Lakewood Courtesy Busing Will Continue, but Long-Term Solution Elusive


Neither hopes of a deal that would secure funds for Lakewood’s courtesy busing for years to come nor fears of its imminent cancelation have been realized. Instead, the state has allowed for the service to continue for the remainder of the school year by adding funds to the district’s deficit.

The anti-climactic announcement that busing would continue uninterrupted led to several reports pondering where financing had been found, but school board member Isaac Zlatkine told Hamodia that no extra funds had been committed. Rather, state authorities have decided to allow for the expense, estimated at $2.5 million, to be added to the district’s budget deficit, currently at $12 million.

As reported by Hamodia last week, local officials have been engaged in negotiations with the state to secure additional funding in exchange for a greater contribution from the township. Ultimately this deal was not reached, but Trenton-appointed monitors allowed for services to continue. The decision honors a commitment made by the state’s Department of Education last summer to ensure the service for the year in exchange for a $1 million contribution from the township and adherence to a “tiered” pick-up and drop-off plan by mosdos.

“They [the state] backed down because of the liability,” said Zlatkine. “They realized that the township is not able to build sidewalks so fast, and that to just stop it in the middle of the year is dangerous.”

He also attributed the state’s reversal to “public outcry, especially from public school parents.”

Zlatkine added that the board had hired Nate Boxer, an expert in school financing, to seek longer-term solutions for Lakewood’s recurring financial problems. Local leaders and askanim blame the present financial crisis on the state’s funding freeze enacted in 2011, which prevents the amounts given each year from being adjusted to match increasing school populations.

“The state gave a little more this year, but everybody is still being shortchanged,” Zlatkine said. “Toms River now also has a $7 million deficit. The longer the freeze goes on, the more and more districts are going into the red.”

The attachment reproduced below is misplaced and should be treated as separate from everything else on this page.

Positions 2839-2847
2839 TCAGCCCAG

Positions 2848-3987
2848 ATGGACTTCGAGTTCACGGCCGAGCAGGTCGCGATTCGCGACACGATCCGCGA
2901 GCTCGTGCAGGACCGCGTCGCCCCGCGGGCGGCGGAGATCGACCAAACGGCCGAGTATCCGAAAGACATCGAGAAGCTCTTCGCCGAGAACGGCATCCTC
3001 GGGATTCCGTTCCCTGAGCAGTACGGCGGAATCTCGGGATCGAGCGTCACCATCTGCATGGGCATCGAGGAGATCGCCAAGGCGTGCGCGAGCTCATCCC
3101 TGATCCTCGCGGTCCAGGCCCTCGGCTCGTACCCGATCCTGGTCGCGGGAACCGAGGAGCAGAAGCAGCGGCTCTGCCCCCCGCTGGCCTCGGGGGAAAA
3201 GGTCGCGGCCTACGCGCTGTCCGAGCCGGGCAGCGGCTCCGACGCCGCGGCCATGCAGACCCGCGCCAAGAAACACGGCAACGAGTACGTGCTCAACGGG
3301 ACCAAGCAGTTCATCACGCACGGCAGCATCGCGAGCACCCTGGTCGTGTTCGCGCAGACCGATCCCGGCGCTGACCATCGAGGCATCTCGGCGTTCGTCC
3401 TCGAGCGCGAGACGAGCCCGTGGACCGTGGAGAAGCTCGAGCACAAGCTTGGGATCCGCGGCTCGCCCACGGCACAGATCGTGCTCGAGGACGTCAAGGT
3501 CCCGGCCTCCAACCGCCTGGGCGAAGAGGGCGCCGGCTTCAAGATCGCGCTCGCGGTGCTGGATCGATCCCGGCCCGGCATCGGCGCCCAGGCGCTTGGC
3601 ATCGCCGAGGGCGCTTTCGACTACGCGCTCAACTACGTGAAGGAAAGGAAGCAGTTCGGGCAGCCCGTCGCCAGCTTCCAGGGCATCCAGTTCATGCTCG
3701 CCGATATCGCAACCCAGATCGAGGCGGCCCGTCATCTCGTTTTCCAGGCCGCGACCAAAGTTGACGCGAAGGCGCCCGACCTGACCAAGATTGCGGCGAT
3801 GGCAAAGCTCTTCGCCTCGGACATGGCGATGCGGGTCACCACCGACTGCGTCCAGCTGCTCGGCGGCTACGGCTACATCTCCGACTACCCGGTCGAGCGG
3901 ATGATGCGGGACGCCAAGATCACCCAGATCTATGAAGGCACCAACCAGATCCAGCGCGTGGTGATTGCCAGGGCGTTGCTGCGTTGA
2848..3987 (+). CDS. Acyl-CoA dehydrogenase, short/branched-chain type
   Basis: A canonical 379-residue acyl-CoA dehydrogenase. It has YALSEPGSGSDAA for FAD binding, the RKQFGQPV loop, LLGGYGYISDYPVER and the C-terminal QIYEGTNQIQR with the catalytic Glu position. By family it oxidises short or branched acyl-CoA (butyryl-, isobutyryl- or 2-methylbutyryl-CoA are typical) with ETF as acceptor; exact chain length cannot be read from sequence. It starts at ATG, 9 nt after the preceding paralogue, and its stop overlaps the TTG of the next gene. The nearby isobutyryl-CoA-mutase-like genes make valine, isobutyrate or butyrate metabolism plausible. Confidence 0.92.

Officials admitted that the problem would resurface, possibly as soon as three months from now when New Jersey’s budget plans for the coming year are made official.

Michael Yaple, director of public information for the New Jersey DOE, echoed both reasoning and effects of the decision in a statement to Hamodia.

“Due to the fact that the township has demonstrated that they are not prepared to provide safe passage to school through deployment of crossing guards and sidewalk installation in a short time frame, and for the safety of the roughly 10,000 children involved, the state monitor has decided to allow the Board of Education’s resolution to continue busing through the remainder of the school year to stand,” he said.

“As previously disclosed by the state monitor, the district will end the year in a substantial deficit, half of which is caused by the unanticipated cost increase of courtesy busing. The cost of this deficit will need to be assumed by the Board of Education because, as previously stated, state funding is not available for courtesy busing.”

Residents were relieved, but disappointed by the nature of the solution.

“I’m definitely glad that the chaos that everybody was worried about is not going to happen, but it would be nice if all the experts working on this could find a way to stop this problem from cropping up every year,” said one Lakewood parent.

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